Harare, Zimbabwe, Jan 22, 2019 / 00:16 am
As political protests in Zimbabwe have turned violent and even fatal, reportedly leaving at least 12 people dead, the bishops of the country have called for peaceful resolutions to the crisis.
“Zimbabwe is burning; its economy is hurting; its people are suffering. Many ordinary Zimbabweans express disappointment that hoped-for changes are yet to be felt, in access to employment, cash and broad stakeholder consultations. Our quasi currency, operating with multiple exchange rates, is fueling a national crisis,” the bishops said in a Jan. 17 letter.
“We call upon [the] Government and the Opposition to put their differences aside and work together to free Zimbabwe from economic shackles and international ostracisation.”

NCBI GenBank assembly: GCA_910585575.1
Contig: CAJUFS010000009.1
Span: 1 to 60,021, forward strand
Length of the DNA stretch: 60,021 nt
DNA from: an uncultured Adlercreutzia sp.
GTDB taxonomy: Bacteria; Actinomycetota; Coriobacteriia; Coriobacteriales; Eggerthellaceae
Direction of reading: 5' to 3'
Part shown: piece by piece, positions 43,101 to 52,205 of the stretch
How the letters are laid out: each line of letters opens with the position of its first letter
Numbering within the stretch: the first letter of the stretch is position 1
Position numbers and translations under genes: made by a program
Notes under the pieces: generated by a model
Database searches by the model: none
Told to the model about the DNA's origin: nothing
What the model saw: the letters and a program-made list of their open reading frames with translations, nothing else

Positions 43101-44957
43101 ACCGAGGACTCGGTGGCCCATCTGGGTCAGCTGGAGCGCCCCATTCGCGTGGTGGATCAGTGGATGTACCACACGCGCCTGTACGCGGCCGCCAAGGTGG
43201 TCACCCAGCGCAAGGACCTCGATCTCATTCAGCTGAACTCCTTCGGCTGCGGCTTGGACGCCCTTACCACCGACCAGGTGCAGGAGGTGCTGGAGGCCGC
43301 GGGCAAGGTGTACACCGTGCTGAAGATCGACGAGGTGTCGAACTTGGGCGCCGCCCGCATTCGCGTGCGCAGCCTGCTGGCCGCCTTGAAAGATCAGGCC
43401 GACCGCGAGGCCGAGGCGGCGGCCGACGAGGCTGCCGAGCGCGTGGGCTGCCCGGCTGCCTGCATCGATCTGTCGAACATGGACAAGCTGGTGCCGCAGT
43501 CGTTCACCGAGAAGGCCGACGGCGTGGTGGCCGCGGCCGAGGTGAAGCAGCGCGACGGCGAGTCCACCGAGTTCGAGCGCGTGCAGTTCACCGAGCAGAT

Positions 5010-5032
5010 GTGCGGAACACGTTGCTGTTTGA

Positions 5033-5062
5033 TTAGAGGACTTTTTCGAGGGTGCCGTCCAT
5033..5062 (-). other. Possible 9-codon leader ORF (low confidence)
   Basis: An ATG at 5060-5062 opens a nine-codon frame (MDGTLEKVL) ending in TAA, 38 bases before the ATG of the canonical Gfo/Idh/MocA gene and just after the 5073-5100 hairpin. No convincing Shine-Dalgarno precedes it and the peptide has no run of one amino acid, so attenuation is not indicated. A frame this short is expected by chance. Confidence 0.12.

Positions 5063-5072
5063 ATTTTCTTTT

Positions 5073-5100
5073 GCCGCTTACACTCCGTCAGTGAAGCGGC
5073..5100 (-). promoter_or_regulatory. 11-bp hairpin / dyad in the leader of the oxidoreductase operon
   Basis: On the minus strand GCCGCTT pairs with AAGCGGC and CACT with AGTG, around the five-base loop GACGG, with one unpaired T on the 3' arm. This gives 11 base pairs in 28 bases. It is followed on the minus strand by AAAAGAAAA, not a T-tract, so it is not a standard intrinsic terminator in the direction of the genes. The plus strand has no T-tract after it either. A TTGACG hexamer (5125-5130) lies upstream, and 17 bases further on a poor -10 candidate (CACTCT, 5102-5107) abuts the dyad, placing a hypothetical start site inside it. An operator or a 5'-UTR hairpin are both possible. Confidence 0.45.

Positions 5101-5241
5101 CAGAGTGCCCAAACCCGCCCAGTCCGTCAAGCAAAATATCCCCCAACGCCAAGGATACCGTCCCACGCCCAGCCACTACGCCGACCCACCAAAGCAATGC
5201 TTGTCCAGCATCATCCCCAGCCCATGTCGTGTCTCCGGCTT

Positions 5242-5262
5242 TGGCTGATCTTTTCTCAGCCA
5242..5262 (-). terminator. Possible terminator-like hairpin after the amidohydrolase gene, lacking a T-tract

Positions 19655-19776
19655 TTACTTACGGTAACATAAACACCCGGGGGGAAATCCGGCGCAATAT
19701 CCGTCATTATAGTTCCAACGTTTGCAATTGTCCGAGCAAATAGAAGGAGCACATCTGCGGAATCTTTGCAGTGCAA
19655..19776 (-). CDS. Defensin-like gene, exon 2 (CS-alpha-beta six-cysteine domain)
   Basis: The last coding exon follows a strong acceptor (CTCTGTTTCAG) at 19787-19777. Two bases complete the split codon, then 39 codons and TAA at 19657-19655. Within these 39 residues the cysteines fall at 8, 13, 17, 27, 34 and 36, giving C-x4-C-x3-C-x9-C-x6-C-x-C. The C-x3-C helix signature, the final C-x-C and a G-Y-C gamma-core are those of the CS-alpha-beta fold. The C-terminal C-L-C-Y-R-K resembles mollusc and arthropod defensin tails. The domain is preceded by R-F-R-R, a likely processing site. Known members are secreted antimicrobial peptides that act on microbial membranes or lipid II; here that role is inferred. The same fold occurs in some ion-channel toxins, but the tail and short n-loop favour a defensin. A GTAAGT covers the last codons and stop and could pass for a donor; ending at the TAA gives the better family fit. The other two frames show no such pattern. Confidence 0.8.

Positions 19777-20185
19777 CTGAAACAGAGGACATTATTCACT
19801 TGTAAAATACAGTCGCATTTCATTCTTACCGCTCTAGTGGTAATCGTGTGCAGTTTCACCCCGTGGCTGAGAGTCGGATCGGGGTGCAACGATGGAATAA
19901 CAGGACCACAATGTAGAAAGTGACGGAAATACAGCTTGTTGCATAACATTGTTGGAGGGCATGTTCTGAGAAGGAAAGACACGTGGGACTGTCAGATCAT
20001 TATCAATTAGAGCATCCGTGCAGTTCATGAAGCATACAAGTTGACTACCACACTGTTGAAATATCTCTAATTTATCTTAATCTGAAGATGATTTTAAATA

Last week, a sharp spike in fuel prices in Zimbabwe sparked violent protests from members of groups who oppose the current government.
According to the BBC, Presidential spokesman George Charamba told local journalists that the opposition group Movement for Democratic Change (MDC) was responsible for the violence.
“The MDC leadership has been consistently pushing out the message that they will use violent street action to overturn the results of (last year's) ballot,” Caramba said.
However, the United Nations called on the Zimbabwe government to stop using “excessive” force to cull the protests, after reports surfaced that the government was conducting door-to-door searches and beating, torturing and using live ammunition on the protestors.
Zimbabwe President Emmerson Mnangagwa announced that he would be returning early from a foreign tour in order to help address the situation.